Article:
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Policy: Budgets & Deficits

Department of Veterans Affairs' $1 million ad campaign makes for bad PR

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Mark Flatten,Watchdog Blog,Barack Obama,Veterans Affairs,Republican Party,Debt Ceiling,Budgets and Deficits,Government Shutdown,Veterans

Common sense would suggest the Department of Veterans Affairs shouldn't spend $1 million for a television advertising promotion in the midst of a government shutdown.

But that's what Veterans Affairs did with a 30-second spot that has been running in prime slots at least since Sept. 9 in the Washington, D.C., area, according to a letter demanding an explanation sent Tuesday by Rep. Jeff Miller, chairman of the House Committee on Veterans' Affairs.

The ad appeared during professional football games and Major League Baseball playoffs, according to Miller, in the letter to Veterans Affairs Secretary Eric Shinseki.

Research by the Florida Republican's legislative staff put the cost of the ad at nearly $1.1 million for the D.C. market alone for the period between Sept. 9 and Oct. 13.

Federal agencies started shutting down Oct. 1, the beginning of the new fiscal year, because of an impasse between House Republicans and President Obama over the 2014 budget and the $16.7 trillion federal debt ceiling.

Veterans Affairs is largely immune from the immediate impact of the shutdown since its health care delivery and benefits processing are considered essential services, and the agency's 2014 health care budget was funded in advance.

That hasn’t stopped the agency from issuing dire warnings. In a statement issued this week, VA officials claimed the loss of mandatory overtime to process benefits claims will stall efforts to eliminate a years-long backlog.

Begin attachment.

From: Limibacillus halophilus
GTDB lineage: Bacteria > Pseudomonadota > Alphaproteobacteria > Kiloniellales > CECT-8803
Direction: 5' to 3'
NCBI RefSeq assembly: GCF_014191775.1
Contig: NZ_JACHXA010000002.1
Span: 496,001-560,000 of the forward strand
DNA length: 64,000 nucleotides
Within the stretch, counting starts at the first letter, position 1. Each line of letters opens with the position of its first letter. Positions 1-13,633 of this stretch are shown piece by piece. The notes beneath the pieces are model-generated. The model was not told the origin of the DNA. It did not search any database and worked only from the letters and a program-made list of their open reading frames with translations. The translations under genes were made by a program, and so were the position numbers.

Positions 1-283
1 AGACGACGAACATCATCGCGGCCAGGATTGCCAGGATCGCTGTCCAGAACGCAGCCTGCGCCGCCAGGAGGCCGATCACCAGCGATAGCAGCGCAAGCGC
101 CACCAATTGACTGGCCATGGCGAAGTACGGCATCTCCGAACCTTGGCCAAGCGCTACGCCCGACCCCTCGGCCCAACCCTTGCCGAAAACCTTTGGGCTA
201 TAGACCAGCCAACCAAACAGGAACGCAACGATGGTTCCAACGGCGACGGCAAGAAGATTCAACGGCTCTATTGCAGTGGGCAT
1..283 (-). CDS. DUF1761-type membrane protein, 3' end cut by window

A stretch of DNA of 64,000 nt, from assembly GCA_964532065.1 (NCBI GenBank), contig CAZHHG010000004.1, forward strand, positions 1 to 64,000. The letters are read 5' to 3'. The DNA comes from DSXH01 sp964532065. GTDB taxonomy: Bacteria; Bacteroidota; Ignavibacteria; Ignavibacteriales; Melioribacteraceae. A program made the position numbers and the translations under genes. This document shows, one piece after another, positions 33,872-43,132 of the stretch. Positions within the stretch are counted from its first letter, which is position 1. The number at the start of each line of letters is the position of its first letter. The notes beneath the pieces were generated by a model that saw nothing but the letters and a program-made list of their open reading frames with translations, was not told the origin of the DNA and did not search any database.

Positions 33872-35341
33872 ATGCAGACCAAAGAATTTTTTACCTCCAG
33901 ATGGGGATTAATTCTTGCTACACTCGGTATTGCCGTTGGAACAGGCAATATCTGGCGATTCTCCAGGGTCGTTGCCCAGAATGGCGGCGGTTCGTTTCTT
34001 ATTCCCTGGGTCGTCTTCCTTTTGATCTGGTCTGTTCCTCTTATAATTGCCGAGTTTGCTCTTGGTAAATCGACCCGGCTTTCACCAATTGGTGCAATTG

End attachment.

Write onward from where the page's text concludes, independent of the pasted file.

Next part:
Regular claims processing will continue through October, according to VA, but “in the event of a prolonged shutdown, claims processing and payments in these programs would be suspended when available funding is exhausted.”

None of that is mentioned in the promotional ad. Rather, it features a woman who describes how Veterans Affairs has helped multiple generations of her family.

“Every generation of my family has served, and VA has served us all,” the voiceover says.

Miller gave Shinseki 30 days to answer. Agency officials had no immediate comment when contacted Tuesday.

Shinseki is scheduled to appear before Miller’s committee Wednesday morning to clarify how the government shutdown will affect delivery of Veterans Affairs services.

UPDATE: A statement release Tuesday night by the Department of Veterans Affairs said the advertising time was purchased in early September, and that the Washington area was chosen because of its high concentration of veterans.

“This VA outreach campaign is part of a comprehensive effort to inform veterans of the benefits and services they have earned and deserved, in line with VA’s obligation to conduct outreach to veterans,” the statement reads. “Funds for the advertisements currently running were all obligated prior to the lapse in appropriations.”

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